At the centre of it all, the whirlwind of PR, media and hype, there’s a game of football. It is the same every week, whatever the angle, whatever the spin or the setting, it is all about 90 minutes of good, honest action.
I put honest in italics because if we’re being truthful with ourselves, it is never like that. Football isn’t an honest game, just ask the Carlisle player who handled in our area then screamed vehemently for a penalty the other week. it is a game of deception, lies and more lies. Even referees can’t get it entirely right, Ollie Palmer’s great goal against Exeter ruled out for a reason we’ll never know. That is football.
They say these things level themselves out through a season and yesterday, that was the case.
It would be remiss to focus on two key points that could have swung the game in Shrewsbury’s favour though, because that would imply that on the balance of play, they deserved the win. Don’t be fooled by the BBC’s rather one-sided narrative, this wasn’t a case of plucky Lincoln putting up a wall and kicking the ball long all the time, it was a clever and well-managed assault on the opposition’s game plan, whilst also auctioning our own indomitable style on them.
Remember, Shrewsbury are in the top three of League One, we’ve not been able to establish ourselves in the top three of the league below. There’s a huge difference between the two sides, more places in fact than lay between ourselves and Oldham when we met in the FA Cup. That was a giant killing, perhaps the same could be said for yesterday, only the giants are a club similar in size to us that have done incredibly well. They’re us in a year’s time, hopefully.
For the first ten minutes they looked good. They played the ball about, particularly in front of our 18 yard box, looking for the quick give and go. We seemed content to allow them to do that, it may be a result of the 4-3-3 we use now, although we saw a similar tactic backfire against Swindon earlier in the season. Our favourite worst enemy, Jon Nolan, looked to have some real class although he is terribly one-footed which dictates quite often the direction of his play. As you know, they hit the bar early on with a rasping effort which was perhaps the result of us not closing down quick enough. That didn’t happen much after that.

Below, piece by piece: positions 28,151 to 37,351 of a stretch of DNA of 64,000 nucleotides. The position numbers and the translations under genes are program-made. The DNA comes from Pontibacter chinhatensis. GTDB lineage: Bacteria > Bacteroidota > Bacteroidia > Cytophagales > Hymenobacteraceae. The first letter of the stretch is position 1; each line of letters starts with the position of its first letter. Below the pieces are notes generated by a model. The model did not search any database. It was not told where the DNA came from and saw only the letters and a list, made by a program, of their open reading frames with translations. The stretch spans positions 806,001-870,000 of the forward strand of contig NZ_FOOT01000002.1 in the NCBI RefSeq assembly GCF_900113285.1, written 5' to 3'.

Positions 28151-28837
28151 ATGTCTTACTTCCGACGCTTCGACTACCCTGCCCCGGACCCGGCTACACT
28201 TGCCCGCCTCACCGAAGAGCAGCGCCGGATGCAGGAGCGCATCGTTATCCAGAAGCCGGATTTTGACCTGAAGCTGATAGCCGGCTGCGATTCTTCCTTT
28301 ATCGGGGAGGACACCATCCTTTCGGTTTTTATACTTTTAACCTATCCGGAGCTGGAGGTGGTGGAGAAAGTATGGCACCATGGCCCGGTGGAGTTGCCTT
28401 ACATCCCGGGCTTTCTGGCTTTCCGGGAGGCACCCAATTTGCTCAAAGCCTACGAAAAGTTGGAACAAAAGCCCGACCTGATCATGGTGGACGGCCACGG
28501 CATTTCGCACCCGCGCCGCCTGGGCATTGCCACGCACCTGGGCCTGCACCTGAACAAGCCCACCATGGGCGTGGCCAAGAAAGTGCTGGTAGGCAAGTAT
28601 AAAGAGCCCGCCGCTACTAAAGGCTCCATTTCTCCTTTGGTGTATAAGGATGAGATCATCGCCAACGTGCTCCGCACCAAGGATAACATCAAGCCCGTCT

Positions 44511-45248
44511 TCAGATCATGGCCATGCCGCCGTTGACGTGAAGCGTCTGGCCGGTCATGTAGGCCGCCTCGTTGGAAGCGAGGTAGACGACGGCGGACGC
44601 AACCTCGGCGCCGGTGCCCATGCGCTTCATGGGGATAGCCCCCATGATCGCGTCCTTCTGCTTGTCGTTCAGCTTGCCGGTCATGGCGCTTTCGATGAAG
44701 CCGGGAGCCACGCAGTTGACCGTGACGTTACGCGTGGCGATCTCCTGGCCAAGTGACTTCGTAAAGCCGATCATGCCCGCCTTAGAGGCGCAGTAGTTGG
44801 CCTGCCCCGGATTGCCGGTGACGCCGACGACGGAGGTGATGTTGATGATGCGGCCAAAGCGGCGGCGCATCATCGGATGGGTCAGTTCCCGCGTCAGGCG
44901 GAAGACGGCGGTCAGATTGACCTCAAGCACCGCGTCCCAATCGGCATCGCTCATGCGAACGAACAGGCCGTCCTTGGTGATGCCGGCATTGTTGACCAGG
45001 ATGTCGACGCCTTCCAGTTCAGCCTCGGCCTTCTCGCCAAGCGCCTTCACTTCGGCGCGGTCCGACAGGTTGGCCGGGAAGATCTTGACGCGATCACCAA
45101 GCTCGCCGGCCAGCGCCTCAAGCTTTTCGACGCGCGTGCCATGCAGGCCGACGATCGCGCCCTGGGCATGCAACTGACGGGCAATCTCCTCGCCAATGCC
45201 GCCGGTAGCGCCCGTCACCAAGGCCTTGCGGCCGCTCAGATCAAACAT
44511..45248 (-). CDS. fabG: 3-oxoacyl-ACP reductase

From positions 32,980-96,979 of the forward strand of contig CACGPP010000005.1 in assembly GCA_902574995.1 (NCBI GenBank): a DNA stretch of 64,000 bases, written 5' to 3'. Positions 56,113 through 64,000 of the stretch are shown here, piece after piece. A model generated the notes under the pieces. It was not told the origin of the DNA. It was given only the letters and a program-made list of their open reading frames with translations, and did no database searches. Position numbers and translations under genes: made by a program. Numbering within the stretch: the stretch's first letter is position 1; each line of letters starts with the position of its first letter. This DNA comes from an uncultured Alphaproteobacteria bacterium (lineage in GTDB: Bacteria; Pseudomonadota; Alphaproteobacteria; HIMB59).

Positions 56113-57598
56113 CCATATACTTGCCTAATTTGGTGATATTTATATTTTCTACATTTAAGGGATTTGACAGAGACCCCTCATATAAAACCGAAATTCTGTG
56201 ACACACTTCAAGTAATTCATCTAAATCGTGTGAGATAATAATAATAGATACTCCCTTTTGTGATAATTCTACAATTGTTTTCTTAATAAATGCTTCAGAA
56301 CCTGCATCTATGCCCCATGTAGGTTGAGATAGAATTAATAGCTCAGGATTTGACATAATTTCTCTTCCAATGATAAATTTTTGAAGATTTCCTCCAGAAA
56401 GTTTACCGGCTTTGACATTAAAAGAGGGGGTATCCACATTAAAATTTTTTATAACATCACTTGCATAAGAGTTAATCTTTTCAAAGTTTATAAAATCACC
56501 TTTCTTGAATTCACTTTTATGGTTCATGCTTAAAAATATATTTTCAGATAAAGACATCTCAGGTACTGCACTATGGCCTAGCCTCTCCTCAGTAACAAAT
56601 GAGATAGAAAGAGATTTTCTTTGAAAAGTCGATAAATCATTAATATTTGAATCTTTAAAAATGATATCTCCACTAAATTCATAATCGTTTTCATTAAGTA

What did happen was one of the game’s major incidents, billed by some as an early Wrestlemania move in which Matt Rhead pole-axed Dean Henderson, the Shrews on-loan Manchester United keeper. At the time I cried cheat, especially when the keeper got up early. I couldn’t believe he’d been given a yellow card for an accidental collision. When you look back in slow motion, it does seem as though a red would be more justified. As a Lincoln fan I could argue he was nudged and that it looks worse slowed down, but if I were a Shrews fan he’d be public enemy number one from now until we finally win a Wembley game. Remember, it was our first appearance, but the Shrews had lost three there on the spin. They wanted this too and to see their keeper floored with what amounted to a forearm smash must have been quite tough to take.
Then came a spell of play for us, followed by Elliott’s goal. We soaked up their early pressure and went on the offensive ourselves, with Whitehouse winning the corner from which he scored. It was fitting captain Luke Waterfall was also involved, his scuffed effort being saved by Henderson for Elliott to slam home. It seems players I’ve doubted in August and September are coming good at the right time, because the goal was just one aspect of a committed and dogged display by Mr Whitehouse. Also, he scored our first ever goal at Wembley which is enough to ensure he never has to pay for a Nando’s again, at least not if I’m in Nando’s at the same time.
The goal knocked them quite a bit and we looked likely to get another, although there was nothing clear-cut to speak of. If the first fifteen was theirs and the second fifteen our, on 32 minutes came another of those turning points. This time the Shrews corner was headed toward goal by Beckles, with Ryan Allsop producing a truly astounding save, clawing the ball clear. Only half cleared, it came back again and the Shrews effort was turned around the post by Luke Waterfall’s arm. It was, even through red and white glasses and face paint, a stone wall penalty. To their credit, only one or two of their players appealed, half heartedly too. If it had been us, I would have cried with anger, instead I choked down tears of joy.
Paul Hurst rather magnanimously shied away from blaming the two incidents for his side’s defeat, but at 1-1 with ten against eleven for the final hour, Shrewsbury surely go on to win the game. Instead it remained 1-0 to us and level in number, just the slice of luck we needed to complete the job.